Man cleaning the swimming poolPart one of this article looked at the first four lessons from the Forbes article, “8 Lessons We Learned From Our First Jobs.” The story shared many lessons from Next Avenue readers, a PBS website catering to America’s 50+ population.

The first four lessons included:

1. A bad first job can focus your career goals.

2. Start working early.

3. Low pay is better than no pay.

4. No job is too menial.

As I read the Forbes article, I realized that I also learned similar lessons to those of older generations. Yet, some of my views differed, which led me to wander if this is because I am from the millennial generation (and we have different ways of thinking) or because our workforce has evolved so much that some of these first-job lessons simply don’t apply today.

Below are the final four lessons and my take on their relevancy to today’s workforce:

5. Dress appropriately.

While the article stressed that several Next Avenue readers said it was important to follow the dress code at work, I believe this lesson has changed with the times. Nowadays, workplaces don’t have a strict dress code. I’ve met many people who still go into an office and their work attire is jeans and a t-shirt. Appropriate dress in today’s working environment depends on the culture of that organization.

6. Work is what you make of it.

The article says that first jobs are often the ones no one else wants. In my case of pushing carts in extreme heat and cold, this was true. And I think this lesson not only applies to first jobs, but to every position you have. It’s like the saying, when life gives you lemons, make lemonade. You can choose to make the most out of your job and have a positive attitude while working. You can also find ways to make it enjoyable (or not). A lot of it is up to you.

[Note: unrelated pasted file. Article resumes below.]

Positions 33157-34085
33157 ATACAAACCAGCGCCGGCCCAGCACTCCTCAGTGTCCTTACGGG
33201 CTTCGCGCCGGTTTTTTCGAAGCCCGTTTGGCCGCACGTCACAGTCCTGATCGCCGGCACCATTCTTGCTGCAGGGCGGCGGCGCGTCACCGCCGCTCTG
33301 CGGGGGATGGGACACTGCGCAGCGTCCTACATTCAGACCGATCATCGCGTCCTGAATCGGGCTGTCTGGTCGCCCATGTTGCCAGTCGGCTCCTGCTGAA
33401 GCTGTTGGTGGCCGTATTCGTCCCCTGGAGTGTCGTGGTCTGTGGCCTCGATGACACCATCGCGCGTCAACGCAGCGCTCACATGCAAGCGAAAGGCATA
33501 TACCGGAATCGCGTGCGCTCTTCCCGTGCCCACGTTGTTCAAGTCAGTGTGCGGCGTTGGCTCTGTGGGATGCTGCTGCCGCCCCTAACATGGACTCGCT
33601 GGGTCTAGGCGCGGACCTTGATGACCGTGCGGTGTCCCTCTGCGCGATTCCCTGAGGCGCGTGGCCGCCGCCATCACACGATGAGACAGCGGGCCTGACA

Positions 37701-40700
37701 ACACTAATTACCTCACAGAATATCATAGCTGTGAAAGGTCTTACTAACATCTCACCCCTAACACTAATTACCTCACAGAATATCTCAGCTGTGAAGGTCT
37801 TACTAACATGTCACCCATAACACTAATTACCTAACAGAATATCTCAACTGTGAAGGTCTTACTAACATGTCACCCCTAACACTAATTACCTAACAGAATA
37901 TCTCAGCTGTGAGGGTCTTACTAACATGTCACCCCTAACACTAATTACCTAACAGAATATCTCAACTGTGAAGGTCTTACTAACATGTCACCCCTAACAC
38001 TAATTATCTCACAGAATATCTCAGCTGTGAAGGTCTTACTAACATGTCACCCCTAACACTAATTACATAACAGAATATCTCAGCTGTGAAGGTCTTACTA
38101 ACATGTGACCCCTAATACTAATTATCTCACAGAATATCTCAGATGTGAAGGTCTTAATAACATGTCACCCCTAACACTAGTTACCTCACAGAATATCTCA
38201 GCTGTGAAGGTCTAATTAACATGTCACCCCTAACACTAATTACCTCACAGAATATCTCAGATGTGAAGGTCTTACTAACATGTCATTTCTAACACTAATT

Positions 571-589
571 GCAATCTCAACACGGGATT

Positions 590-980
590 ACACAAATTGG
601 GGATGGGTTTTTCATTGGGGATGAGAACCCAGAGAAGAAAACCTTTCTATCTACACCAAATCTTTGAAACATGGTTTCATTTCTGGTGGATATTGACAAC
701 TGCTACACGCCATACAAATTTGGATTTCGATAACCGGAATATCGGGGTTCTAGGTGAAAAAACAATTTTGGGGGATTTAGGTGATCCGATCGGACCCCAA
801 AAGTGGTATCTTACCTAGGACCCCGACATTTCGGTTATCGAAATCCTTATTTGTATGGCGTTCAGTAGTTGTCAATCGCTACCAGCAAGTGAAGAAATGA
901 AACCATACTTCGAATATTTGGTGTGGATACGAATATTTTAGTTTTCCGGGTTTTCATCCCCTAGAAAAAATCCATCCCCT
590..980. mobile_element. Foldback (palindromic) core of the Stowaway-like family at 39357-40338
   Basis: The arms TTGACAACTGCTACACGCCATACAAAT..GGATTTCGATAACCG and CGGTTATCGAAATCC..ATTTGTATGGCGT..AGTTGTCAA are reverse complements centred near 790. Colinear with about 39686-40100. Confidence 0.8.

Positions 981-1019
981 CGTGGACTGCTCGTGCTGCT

7. Don’t date the boss (or if you do, find another job).

The article explains how one woman, who was a typist in an ad agency, began dating the agency’s president. And she believes people won’t take you seriously if you’re dating the boss.

This lesson is timeless and applies to every generation. Work relationships can already be tricky, but once you add romance into the mix, 9 times out of 10 you’re bound for disaster. Although I don’t know anyone who had to learn this at their first job, the lesson is relevant in any job situation. Just don’t do it.

8. Do what you love.

For this last lesson, the article references a man named Harold Sharlin, 89, of Washington, D.C., who it says “has worked longer than most. He shows us that you have time to get it right, and if you don’t like what you are doing at first, try something else.”

While I believe this is a good work lesson in general, like point number one, I don’t think it necessarily has to come from a first job. Again, most people don’t go into their first job (which is normally in their teenage years) thinking that this is what they love and will be doing the rest of their lives. People normally have the perspective that their first job is a temporary way to make money.

Yet, as you continue to work and gain experience (especially after college) I believe then we grasp the concept that one should do what he or she loves because our experiences reinforce this notion.

Not everyone learns the same things from their first jobs; some people have similar takeaways while others’ are unique to their roles. Do you remember your first job? What were some of the biggest lessons it taught you?

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